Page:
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I'm trying to get the first letter in a paragraph and wrap it with a <span> tag. Notice I said letter and not character, as I'm dealing with messy markup that often has blank spaces.

Existing markup (which I can't edit):

<p>  Actual text starts after a few blank spaces.</p>

Desired result:

<p>  <span class="big-cap">A</span>ctual text starts after a few blank spaces.</p>

How do I ignore anything but /[a-zA-Z]/ ? Any help would be greatly appreciated.

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What should happen in the case of the following html: <p> 15346 Actual text starts after a few blank spaces, and numbers.</p>, should the A still be wrapped, or should there be no wrapping? –  David Thomas Jul 16 '11 at 21:22
    
No wrapping should occur, though the scenario you're describing is very unlikely to happen. Good point though. –  Chris Brauckmuller Jul 18 '11 at 14:04

5 Answers 5

up vote 4 down vote accepted
$('p').html(function (i, html)
{
    return html.replace(/^[^a-zA-Z]*([a-zA-Z])/g, '<span class="big-cap">$1</span>');
});

Demo: http://jsfiddle.net/mattball/t3DNY/

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+1 nice and quick answer –  kobe Jul 16 '11 at 21:16
    
Doesn't seem to work, if non-alpha characters appear first. My assumption was that, should this occur, he'd still want the A wrapped in a span, rather than nothing wrapped in a span...my assumption may, of course, be invalid. =/ –  David Thomas Jul 16 '11 at 21:17
    
@David I just edited the regexp but you're still basically right. The question is (in your example) should 1 or A be wrapped? Based on the OP, I understand the answer to be A, not 1. Easy enough to tweak, though. –  Matt Ball Jul 16 '11 at 21:19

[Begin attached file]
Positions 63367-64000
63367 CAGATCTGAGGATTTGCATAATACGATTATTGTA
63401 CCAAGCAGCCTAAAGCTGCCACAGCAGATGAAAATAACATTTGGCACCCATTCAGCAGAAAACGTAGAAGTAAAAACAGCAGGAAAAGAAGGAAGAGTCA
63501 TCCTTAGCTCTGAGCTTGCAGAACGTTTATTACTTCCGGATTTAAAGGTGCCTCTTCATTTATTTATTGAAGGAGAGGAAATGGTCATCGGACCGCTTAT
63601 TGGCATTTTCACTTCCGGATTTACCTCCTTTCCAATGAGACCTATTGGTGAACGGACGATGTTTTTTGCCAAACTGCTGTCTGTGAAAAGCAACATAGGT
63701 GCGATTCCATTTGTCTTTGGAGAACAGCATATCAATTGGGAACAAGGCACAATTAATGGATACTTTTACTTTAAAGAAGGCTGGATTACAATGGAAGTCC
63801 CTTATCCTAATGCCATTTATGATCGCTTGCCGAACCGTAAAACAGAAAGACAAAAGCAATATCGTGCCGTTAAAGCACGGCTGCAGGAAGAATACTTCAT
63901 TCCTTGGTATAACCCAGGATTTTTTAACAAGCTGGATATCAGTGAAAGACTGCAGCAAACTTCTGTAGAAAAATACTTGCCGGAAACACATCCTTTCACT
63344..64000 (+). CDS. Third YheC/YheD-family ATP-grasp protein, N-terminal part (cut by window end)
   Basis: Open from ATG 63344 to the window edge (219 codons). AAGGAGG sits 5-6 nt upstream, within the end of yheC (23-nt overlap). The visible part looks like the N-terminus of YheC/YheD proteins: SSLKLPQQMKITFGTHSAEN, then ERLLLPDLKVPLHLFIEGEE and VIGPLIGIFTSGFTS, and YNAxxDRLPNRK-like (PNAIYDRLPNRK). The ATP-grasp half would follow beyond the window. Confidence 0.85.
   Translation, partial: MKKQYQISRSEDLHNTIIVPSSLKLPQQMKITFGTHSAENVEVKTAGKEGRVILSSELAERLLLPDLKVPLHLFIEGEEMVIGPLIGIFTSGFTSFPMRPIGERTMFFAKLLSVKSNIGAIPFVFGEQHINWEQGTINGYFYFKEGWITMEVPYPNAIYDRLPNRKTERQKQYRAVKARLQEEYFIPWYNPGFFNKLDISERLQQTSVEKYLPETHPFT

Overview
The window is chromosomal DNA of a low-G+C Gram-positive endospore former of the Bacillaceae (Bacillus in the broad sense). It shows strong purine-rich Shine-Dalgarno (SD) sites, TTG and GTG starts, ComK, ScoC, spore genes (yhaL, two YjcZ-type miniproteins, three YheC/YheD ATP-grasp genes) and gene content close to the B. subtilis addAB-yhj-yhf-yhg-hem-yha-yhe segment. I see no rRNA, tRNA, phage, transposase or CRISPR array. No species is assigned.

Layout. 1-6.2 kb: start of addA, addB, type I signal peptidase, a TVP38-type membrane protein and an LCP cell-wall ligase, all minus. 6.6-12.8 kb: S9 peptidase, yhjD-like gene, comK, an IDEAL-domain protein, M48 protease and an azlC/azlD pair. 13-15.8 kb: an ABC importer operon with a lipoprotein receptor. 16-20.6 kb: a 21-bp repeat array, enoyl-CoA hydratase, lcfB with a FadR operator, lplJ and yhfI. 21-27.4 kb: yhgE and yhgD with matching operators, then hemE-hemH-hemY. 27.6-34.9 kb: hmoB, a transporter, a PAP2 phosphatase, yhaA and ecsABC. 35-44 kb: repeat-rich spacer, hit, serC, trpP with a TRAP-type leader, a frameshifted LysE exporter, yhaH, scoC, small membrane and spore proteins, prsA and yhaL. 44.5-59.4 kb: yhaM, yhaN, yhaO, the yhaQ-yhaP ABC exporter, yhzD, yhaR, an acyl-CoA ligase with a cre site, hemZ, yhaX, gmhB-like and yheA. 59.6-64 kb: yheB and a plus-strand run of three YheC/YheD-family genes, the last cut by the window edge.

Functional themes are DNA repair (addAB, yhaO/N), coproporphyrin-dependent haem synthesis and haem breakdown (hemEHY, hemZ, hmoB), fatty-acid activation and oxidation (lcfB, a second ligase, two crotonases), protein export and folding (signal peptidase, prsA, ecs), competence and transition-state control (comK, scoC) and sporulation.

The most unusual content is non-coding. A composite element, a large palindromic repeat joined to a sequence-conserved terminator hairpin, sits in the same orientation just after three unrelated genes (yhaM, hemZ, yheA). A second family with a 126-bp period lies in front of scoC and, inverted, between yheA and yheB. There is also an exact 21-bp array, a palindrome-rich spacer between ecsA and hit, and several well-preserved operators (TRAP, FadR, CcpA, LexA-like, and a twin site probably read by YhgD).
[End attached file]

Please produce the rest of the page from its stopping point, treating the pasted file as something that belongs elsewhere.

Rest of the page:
1  
Well, I think it's pretty clear from the question that the 1 should (at least 'probably') not be wrapped (it's non A-Z, after all), but is instead whether there should be any wrapping, or not...perhaps the OP could provide some clarity? –  David Thomas Jul 16 '11 at 21:20
    
This works great, exactly what I needed. To further clarify, the purpose is to wrap the first visible letter for CSS styling purposes. –  Chris Brauckmuller Jul 16 '11 at 22:19

I would vote against using JS for this task. It'll make your page slower and also it's a bad practice to use JS for presentation purposes.

Instead I can suggest using :first-letter pseudo-class to assign additional styles to the first letter in paragraph. Here is the demo: http://jsfiddle.net/e4XY2/. It should work in all modern browsers except IE7.

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1  
Is IE7 still considered "modern" ? –  Alnitak Jul 16 '11 at 21:15
1  
Ok, it isn't modern but it's still widely used. –  bjornd Jul 16 '11 at 21:20
    
I have to support IE7 so this isn't an option. The other disadvantage of :first-letter is that it's interpreted slightly differently across browsers, whereas the span trick is much easier to style. –  Chris Brauckmuller Jul 16 '11 at 22:20
    
:first-letter is very difficult to style across browser. Give up and use a span. –  Oliver Joseph Ash Sep 18 '12 at 9:07

If you use the x parameter (not sure if it's supported in jQuery), you can have the script ignore whitespace in the pattern. Then use something like this:

/^([a-zA-Z]).*$/

You know what format your first character should be, and it should grab only that character into a group. If you could have other characters other than whitespace before your first letter, maybe something like this:

/.*?([a-zA-Z]).*/

Conditionally catch other characters first, and then capture the first letter into a group, which you could then wrap around a span tag.

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I do not seem to have permission to reply to an answer so forgive me for doing it like this. The answer given by Matt Ball will not work if the P contains another element as first child. Go to the fiddle and add a IMG (very common) as first child of the P and the I from Img will turn into a drop cap.

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Matt Ball's solution is good but if you paragraph has and image or markup or quotes the regex will not just fail but break the html for instance

<p><strong>Important</strong></p>
    or
<p>"Important"</p>

You can avoid breaking the html in these cases by adding "'< to the exuded initial characters. Though in this case there will be no span wrapped on the first character.

 return html.replace(/^[^a-zA-Z'"<]*([a-zA-Z])/g, '<span class="big-cap">$1</span>'); 

I think Optimally you may wish to wrap the first character after a ' or " I would however consider it best to not wrap the character if it was already in markup, but that probably requires a second replace trial.

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thanks! Slightly better then Matt Balls. –  clankill3r May 22 at 15:18

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